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When discussing limit-pushing groups, Noneuclid is the band to talk about. Not a strange thing, knowing that the band encounters extreme metal from the perspective of both classical music, jazz and even avant-garde. For anyone open-minded a big recommendation, maybe even a new favourite. Guitarist Morean talks about the ideas behind the music, a book written by H.P. Lovecraft, Obscura and Dark Fortress and also about professor Klausenitzer, who has gotten into contact with his son Linus (the famous bassist for Obscura, and yes, also for Noneuclid!) in a project named ‘Transitional Metal’, which is all about the fusion of classical music and metal. Read on!

By: Dani�l | Archive under different metal

Such an honour to be able to get in touch with a super group filled with musicians of the highest regard in the world of metal music. Before jumping into the deep with questions that will dazzle your minds (since now I must ask what I can, as this is not an opportunity I wish to waste), I’d like to ask you to tell us a bit about yourselves. What’s so “non-euclidian” about Noneuclid?
First of all, thanks for the compliments! But we hardly think of ourselves as a "super group". We're a bunch of old good friends who decided to put a band together ten years ago, since after many years of musical meanderings, I felt the need to go back to metal more actively than when I studied composition and flamenco guitar in Rotterdam. In principle, all we set out to be was "just" an extreme metal band. But I guess due to our love for progressive and innovative music and my background as classical composer, our music became more multi-layered than usual. We're a polyphonic band, meaning everyone plays a different part than the others, often in their own tonality, often also in a different rhythm than the others, different tempi even, and with complex harmonies. We want to give our music depth, and this layered way of composing gives the music and lyrics an extra dimension. The same goes for the words and atmospheres we strive to create, which we want to open doors to unusual places in the minds of our listeners. It's important maybe to mention that this came about unplanned and spontaneously; we never intended to be extra freaky or anything, but we did always take complete artistic freedom to do whatever the hell we want. Through the years that has taken us further and further away from standard metal. We had a few collaborations with orchestras, which allowed us to extend the band's vision to a magnificent scale with sometimes 80 musicians behind us, and with pieces of fifteen or 25 minutes long. We've had a bizarre history; we've had it tough getting signed in the metal world, the last fifteen-twenty years the scene has oriented itself mainly backwards towards the 80s, and the attempt to do anything more original was not always appreciated. Now, that seems to have changed again, luckily, and what we got criticised for a few years back -"is this death metal, thrash, black, or what?" - seems to bring a breath of fresh air these days, since we're getting a lot of great feedback on our second album which finally came out this spring.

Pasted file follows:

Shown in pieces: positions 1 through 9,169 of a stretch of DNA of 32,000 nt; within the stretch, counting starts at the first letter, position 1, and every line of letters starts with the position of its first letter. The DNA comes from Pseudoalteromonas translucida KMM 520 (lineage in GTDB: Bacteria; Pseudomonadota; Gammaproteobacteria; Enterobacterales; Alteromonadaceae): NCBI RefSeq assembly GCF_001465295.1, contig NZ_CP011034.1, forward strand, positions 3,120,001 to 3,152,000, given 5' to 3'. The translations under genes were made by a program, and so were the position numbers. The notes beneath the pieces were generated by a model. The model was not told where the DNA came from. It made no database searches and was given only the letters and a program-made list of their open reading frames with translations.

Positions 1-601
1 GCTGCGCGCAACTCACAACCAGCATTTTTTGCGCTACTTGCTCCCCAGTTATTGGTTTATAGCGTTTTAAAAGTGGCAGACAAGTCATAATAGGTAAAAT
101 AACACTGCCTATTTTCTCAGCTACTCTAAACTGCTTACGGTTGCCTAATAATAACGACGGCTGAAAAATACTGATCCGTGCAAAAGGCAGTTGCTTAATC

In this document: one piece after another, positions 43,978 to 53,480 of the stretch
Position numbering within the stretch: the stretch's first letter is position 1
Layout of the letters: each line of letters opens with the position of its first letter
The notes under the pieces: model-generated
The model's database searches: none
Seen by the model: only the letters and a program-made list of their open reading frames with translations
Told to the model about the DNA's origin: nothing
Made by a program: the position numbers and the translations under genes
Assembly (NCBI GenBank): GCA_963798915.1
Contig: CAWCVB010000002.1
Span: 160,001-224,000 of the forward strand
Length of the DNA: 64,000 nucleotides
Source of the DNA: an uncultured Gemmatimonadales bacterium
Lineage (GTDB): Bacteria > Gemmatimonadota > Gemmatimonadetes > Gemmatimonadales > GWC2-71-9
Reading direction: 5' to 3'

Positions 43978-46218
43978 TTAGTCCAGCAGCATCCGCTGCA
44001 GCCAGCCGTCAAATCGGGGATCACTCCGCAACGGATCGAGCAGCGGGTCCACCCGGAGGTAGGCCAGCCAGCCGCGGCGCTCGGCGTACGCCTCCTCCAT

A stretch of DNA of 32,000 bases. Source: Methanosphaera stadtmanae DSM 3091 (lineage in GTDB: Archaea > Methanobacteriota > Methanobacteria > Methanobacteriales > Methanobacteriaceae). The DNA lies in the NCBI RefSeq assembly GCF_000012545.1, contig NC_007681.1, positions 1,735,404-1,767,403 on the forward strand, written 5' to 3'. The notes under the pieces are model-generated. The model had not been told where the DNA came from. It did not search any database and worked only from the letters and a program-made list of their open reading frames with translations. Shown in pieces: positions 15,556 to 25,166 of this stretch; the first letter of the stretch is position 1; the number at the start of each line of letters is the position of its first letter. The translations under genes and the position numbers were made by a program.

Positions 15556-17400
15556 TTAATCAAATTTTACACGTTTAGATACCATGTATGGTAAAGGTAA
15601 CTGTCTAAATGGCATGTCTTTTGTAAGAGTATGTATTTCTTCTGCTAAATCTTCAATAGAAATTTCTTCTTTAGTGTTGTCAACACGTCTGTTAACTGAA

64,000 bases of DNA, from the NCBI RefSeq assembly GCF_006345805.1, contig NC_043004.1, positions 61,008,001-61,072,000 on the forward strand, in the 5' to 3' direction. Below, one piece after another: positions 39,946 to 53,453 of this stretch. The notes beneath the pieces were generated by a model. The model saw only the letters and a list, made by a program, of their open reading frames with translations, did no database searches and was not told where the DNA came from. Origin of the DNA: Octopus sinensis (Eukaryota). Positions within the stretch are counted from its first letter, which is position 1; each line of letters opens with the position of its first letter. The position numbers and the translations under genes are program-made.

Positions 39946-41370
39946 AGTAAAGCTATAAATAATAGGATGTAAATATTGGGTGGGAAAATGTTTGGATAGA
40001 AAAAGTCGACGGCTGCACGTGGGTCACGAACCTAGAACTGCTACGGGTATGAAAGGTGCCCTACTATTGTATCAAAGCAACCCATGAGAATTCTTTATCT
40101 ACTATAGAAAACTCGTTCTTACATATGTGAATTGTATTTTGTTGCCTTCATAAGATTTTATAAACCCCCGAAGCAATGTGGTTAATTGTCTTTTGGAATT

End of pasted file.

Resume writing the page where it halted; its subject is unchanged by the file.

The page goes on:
With the exception of Linus (Klausenitzer), you all hail from the reigns of Dark Fortress. What made you decide to start another project next to your so busy musical schedules (for example: Seraph is occupied with playing in at least four bands, not counting Noneuclid? Was Dark Fortress not the right home for some of your musical designs?
We started in 2004, long before I joined Dark Fortress. Seraph, Bruce, V Santura and I had been very close personal friends for years, and we just decided to create an outlet for our wilder ideas. Also, back then, our schedules were not quite as crazy as they have become lately. Back then, we could still spontaneously spend a summer writing and recording music; something we'd have to plan ahead for years now since we all got so busy in our other bands and jobs. Dark Fortress is actually a quite open band, considering it's seen as black metal, but what Noneuclid do would go miles too far. In that sense, it's an advantage to start something new without the ballast and expectations from the past if the band's already established. We also were surprised to se that there is next to no cross-feed of fans of one band for what the other does; the fact that the name Noneuclid is becoming a tiny bit more know now, we owe completely to Obscura actually, and Linus joining them a few years ago. Their fans seem to dig much more what we do than DF fans.